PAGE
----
PCI Fan to cool Gpu

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lilb

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Hi all,
I run a gts 250 from BFG, it runs great and gets a good idle temperature 33C but when i play crysis it sometimes overheats and artifacts even on stock clock settings, max temp 78C, (i took the temperatures with hardware monitor) and i was looking at pci fans because i thought that maybe putting a pci fan in the pci slot closest to my graphics card might help it cool better what is your oppinion on this?

here are some links to the pci fans i've been looking at if you have any recomendations please feel free to tell me by the way noise is not an issue my loudest fan in my case is about 38 Dba. so anything under that is fine.

pci fan 1 : http://www.tigerdirect.com/applicat...CODE=GOOGLEBASE&cm_mmc_o=VRqCjC7BBTkwCjCECjCE

pci fan 2 : http://www.tigerdirect.com/applications/searchtools/item-details.asp?EdpNo=39598&csid=_21

pci fan 3 : http://www.tigerdirect.com/applications/searchtools/item-details.asp?EdpNo=3127373&csid=_21

Any help would be appreciated thanks :)

P.S My case can't support anymore case fans it actually only fits one 6cm case fan the rest of them listed in my profile are either added through case modding or "redneck-rigging". But i have 2 free pci slots so thats my only option.
 

lilb

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bump.
Could really use some input here guys. Thanks.
 
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It sounds as if you need to be looking for a chassis with better thermal design.
 

Frank4d

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After looking a photos of your card I think the problem is the card thermal design. BFG covered the card with a cool looking enclosure, and it has what looks like an 80 mm fan (which is close to one end, not directly over the GPU). The vent holes on the back of the card are roughly equivalent to a 1 square inch cutout, far smaller than the fan that is blowing or sucking air through them.

If it was my card (and is no longer covered by warranty) I would ditch the enclosure, and replace whatever heatsink is on the GPU with a combination heatsink and fan.
 

lilb

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Which of the fans listed in your specs is intakes and which is exhausts?
2x 60mm are exhaust the 120mm is on the side panel and its intake, i have one 80mm which is also intake up front (below the hardrive bays) right now the stealth fan is not in there but usualy its right below the graphics card.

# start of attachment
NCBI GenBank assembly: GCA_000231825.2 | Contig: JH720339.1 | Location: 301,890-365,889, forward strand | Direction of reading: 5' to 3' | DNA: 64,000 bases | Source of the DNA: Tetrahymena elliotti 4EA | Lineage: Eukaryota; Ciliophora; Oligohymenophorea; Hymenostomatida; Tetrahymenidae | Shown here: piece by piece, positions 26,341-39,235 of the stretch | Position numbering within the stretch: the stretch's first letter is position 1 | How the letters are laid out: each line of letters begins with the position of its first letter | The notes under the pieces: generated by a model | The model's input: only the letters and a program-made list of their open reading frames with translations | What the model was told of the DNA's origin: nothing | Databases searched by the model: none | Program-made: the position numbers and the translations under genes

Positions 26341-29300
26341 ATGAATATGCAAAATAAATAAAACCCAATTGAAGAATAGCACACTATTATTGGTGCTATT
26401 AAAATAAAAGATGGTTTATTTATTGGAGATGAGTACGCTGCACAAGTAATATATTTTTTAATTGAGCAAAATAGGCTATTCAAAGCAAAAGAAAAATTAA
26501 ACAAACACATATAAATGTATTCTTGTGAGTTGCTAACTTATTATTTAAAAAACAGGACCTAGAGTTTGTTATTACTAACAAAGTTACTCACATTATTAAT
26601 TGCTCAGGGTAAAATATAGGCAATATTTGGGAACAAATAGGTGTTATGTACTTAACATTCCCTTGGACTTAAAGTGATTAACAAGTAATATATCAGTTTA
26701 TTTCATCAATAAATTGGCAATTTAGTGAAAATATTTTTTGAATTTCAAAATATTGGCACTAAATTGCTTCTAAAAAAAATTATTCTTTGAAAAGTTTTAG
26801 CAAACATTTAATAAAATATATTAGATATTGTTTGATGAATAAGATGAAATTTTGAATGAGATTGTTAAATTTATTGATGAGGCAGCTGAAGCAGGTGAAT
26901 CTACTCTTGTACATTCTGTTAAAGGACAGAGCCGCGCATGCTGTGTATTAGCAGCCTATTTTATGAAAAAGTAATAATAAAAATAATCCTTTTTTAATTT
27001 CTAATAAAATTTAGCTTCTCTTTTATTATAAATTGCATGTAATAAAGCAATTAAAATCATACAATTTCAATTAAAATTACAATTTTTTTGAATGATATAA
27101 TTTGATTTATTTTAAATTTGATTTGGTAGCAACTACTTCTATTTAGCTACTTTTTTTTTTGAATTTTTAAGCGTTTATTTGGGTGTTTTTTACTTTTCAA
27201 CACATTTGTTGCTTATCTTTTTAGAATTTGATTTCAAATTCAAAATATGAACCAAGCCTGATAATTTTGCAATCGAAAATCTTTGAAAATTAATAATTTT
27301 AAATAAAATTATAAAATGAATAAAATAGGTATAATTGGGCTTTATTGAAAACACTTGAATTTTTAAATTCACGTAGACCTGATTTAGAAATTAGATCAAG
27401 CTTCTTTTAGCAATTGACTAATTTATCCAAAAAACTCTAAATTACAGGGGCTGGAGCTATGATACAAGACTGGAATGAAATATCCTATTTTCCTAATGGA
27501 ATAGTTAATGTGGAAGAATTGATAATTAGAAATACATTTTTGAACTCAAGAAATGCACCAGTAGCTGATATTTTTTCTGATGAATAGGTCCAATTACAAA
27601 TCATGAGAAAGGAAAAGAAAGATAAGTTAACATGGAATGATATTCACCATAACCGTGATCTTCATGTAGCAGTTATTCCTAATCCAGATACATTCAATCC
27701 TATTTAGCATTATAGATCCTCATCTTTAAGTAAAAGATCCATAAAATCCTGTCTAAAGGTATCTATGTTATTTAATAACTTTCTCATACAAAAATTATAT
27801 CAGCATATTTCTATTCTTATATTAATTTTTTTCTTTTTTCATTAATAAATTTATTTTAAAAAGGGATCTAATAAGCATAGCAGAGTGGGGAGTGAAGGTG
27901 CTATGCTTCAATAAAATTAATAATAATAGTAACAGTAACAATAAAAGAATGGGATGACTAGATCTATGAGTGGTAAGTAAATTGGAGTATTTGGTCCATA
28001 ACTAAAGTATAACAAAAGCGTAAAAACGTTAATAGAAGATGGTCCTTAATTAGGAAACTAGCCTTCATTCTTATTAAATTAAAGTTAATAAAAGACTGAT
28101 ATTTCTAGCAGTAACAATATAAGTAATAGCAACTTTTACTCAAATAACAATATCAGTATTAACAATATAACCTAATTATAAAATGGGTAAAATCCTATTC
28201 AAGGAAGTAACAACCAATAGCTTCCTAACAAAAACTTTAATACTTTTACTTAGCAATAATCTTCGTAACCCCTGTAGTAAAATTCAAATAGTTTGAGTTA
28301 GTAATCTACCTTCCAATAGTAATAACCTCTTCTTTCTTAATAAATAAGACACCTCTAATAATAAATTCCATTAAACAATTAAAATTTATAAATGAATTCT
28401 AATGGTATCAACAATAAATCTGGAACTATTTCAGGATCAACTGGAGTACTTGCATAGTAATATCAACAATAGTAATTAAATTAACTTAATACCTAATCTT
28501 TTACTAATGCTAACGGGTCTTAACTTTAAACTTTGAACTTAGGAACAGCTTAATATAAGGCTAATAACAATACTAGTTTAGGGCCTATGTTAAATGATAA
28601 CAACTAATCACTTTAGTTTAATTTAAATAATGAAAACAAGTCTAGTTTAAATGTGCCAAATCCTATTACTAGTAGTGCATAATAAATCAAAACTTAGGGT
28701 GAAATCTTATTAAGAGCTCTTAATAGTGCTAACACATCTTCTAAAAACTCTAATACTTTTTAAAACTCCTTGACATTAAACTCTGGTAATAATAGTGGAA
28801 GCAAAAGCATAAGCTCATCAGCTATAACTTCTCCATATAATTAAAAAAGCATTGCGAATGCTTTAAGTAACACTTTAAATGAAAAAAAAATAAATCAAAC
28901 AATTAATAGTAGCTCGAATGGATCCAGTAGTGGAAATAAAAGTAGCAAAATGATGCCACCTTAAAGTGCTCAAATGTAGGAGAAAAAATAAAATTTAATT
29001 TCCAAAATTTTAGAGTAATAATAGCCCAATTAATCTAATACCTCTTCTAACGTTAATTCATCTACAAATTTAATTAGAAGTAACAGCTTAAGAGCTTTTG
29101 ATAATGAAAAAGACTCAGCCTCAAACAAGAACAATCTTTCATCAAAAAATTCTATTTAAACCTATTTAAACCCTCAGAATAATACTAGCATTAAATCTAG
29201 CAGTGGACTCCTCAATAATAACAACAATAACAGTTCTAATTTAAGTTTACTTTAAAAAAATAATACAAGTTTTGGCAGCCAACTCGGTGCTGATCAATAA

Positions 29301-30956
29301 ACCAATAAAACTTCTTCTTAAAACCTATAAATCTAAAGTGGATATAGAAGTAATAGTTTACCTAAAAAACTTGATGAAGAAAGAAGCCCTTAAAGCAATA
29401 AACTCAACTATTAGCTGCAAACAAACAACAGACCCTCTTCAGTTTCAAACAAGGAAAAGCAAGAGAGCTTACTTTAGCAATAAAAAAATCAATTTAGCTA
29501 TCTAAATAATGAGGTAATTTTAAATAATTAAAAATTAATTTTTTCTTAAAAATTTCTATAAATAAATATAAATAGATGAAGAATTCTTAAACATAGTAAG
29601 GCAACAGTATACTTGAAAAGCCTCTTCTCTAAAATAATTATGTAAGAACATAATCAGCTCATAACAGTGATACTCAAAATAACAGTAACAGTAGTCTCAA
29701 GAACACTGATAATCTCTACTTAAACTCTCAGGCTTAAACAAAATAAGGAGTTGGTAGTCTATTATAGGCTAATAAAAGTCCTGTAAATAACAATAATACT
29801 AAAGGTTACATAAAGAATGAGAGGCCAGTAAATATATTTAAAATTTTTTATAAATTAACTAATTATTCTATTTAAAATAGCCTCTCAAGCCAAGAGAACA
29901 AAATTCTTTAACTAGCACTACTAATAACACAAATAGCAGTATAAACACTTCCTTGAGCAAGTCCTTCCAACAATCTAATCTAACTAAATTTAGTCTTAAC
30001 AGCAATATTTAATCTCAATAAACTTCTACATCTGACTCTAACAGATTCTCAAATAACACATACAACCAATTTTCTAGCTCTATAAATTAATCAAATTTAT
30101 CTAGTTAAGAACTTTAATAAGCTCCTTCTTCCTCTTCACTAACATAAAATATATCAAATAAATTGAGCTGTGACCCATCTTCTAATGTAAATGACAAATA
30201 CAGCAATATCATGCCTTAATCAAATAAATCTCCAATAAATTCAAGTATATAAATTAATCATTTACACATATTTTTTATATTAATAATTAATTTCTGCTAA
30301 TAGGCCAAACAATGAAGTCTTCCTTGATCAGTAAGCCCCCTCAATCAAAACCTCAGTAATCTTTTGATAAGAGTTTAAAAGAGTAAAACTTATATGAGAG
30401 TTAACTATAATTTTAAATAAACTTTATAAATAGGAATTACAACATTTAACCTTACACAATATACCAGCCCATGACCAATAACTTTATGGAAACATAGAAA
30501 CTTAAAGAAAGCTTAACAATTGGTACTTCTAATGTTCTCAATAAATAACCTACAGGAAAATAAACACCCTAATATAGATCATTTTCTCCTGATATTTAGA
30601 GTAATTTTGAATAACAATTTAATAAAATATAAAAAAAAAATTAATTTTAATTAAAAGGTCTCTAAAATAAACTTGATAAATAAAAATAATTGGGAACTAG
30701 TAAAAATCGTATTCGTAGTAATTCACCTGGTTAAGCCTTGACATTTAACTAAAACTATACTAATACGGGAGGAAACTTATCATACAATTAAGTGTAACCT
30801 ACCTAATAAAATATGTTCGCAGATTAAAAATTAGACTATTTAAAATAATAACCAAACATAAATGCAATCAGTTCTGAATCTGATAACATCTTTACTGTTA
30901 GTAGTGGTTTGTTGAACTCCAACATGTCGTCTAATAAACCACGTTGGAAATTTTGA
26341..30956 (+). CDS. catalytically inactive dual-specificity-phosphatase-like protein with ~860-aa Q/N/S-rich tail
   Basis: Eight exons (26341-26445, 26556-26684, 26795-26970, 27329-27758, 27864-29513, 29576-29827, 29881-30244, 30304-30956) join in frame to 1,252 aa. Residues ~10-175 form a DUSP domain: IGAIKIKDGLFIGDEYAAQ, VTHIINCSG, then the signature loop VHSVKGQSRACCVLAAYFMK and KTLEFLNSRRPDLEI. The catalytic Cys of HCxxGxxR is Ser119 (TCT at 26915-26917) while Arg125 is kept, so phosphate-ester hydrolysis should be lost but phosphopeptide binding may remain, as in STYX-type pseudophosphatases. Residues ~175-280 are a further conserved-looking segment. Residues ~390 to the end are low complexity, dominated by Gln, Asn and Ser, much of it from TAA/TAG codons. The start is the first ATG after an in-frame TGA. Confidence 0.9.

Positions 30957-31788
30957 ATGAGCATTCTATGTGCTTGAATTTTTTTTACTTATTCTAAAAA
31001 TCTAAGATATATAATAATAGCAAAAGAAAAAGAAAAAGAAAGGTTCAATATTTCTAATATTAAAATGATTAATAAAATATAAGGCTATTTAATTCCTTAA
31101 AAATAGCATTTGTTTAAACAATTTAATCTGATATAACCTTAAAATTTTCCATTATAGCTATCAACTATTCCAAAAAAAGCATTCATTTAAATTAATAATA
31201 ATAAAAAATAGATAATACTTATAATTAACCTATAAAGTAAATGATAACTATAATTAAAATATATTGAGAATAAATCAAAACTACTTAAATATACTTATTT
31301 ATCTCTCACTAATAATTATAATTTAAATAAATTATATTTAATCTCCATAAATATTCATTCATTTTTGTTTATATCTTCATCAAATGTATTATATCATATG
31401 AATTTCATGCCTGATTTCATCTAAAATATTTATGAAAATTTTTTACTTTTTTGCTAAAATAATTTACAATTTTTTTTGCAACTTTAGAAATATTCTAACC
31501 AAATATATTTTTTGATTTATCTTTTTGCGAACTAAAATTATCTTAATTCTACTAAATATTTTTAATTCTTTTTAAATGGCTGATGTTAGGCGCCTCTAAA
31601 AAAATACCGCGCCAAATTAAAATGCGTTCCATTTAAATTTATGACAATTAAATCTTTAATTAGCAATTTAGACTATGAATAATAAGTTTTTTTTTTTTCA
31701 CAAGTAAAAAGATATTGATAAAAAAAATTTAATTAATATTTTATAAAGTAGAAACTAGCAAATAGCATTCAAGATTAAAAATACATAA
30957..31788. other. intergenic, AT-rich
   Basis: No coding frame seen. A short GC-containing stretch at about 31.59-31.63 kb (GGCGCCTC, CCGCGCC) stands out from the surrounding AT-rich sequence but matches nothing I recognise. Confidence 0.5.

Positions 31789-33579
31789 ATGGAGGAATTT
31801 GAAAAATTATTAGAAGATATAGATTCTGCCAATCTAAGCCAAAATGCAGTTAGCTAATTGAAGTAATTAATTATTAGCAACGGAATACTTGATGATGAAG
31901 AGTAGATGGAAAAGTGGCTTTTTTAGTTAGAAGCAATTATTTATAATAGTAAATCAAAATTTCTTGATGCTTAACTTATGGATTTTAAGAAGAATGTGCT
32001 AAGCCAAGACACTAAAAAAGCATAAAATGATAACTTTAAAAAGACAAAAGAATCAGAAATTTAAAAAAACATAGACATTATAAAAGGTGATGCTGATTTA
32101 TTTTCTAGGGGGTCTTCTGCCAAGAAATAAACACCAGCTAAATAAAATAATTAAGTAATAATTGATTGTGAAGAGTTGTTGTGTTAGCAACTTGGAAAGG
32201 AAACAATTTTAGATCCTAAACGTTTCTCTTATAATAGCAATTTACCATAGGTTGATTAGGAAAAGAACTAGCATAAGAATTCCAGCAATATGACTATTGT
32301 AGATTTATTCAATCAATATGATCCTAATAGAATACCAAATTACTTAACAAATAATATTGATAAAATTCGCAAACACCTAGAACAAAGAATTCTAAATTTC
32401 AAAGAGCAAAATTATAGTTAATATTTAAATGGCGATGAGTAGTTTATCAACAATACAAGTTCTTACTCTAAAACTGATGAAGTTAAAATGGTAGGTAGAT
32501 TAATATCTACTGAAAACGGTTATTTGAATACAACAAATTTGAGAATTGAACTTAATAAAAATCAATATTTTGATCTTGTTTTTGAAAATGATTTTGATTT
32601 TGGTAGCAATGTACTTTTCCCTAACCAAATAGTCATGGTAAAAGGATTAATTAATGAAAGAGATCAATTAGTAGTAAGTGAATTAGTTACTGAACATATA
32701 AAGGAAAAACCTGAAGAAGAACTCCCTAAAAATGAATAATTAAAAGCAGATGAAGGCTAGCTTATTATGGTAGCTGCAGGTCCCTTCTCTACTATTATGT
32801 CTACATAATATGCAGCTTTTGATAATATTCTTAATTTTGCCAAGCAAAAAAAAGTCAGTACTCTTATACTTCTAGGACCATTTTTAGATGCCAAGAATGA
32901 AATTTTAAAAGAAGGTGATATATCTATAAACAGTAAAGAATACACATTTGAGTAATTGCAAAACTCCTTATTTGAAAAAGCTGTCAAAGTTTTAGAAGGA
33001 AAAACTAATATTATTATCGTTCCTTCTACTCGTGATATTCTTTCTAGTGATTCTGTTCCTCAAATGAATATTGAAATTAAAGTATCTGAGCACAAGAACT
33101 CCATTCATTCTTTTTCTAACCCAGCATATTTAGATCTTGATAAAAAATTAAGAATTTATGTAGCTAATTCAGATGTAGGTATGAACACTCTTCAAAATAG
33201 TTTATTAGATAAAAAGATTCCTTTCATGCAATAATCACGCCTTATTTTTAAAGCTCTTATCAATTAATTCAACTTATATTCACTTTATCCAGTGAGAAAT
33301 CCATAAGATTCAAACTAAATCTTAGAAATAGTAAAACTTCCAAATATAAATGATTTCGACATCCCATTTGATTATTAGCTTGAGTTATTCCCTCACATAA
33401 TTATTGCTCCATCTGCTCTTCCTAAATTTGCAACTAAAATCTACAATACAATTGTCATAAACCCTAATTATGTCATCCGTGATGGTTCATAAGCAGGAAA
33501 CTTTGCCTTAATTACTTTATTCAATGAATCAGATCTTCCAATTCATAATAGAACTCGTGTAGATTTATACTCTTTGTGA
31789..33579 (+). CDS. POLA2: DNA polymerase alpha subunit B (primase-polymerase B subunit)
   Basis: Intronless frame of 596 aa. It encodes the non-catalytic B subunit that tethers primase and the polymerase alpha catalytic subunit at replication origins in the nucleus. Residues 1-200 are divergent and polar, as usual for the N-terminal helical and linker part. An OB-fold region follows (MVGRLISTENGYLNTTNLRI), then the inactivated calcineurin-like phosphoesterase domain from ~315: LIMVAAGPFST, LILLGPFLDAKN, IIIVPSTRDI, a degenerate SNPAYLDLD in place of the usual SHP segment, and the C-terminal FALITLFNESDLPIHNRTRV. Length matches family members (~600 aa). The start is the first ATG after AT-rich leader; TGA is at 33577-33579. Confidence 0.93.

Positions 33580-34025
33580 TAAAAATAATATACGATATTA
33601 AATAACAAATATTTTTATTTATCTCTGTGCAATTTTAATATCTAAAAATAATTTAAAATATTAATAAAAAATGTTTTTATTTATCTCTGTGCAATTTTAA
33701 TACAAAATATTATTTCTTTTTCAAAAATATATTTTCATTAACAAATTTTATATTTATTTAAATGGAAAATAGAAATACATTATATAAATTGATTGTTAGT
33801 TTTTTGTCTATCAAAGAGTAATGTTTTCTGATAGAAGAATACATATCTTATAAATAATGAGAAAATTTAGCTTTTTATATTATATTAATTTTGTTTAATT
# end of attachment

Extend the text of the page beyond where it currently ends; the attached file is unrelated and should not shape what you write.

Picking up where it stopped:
lilb

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Sep 16, 2009
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343
After looking a photos of your card I think the problem is the card thermal design. BFG covered the card with a cool looking enclosure, and it has what looks like an 80 mm fan (which is close to one end, not directly over the GPU). The vent holes on the back of the card are roughly equivalent to a 1 square inch cutout, far smaller than the fan that is blowing or sucking air through them.

If it was my card (and is no longer covered by warranty) I would ditch the enclosure, and replace whatever heatsink is on the GPU with a combination heatsink and fan.
I noticed the same thing you did the only thing that i find weird is how does it get a 30C idle?
 

lilb

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One other thing guys most computer guys in the computer store i go to have said pci fans are generally crap, which i can see because they dont get alot of airflow and most of them look flimsy but its really my only option, because as i said i dont have any room for even the smallest case fan but i have 2 free pci slots. @Frank4d i will replace the fan on last resort only because in other games it never goes above 60C just crysis really heats it up, so right now I'am trying to increase my overall case airflow, I guess i could replace some of my fans with noisier higher cfm fans but im not sure how much that would do either. But what would you guys think if i got a vantec dual fan and a masscool exhaust fan? or would they "fight" eachother?
 

Snagglegaster

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The only way to cool a case and computer components effectively is to remove hot air. Intake fans are useless for this. In fact, in worst case scenarios intake fans, particularly if their airflow overbalances your exhaust fans, may cause eddies in the airflow and thus hotspots in case. Which means some components may actually get hotter after adding intake fans.

2 60mm exhaust fans, unless they are very high CFM (and very noisy) just won't move much air out of the case. But, it's possible that just disconnecting that 120mm intake fan could reduce the temperature of your graphics card. Frankly, if I were you, I'd quick trying to Aggie Engineer a case that obviously has crappy thermal design and take win2kpro's advice and consider a new case. Plenty out there around $50.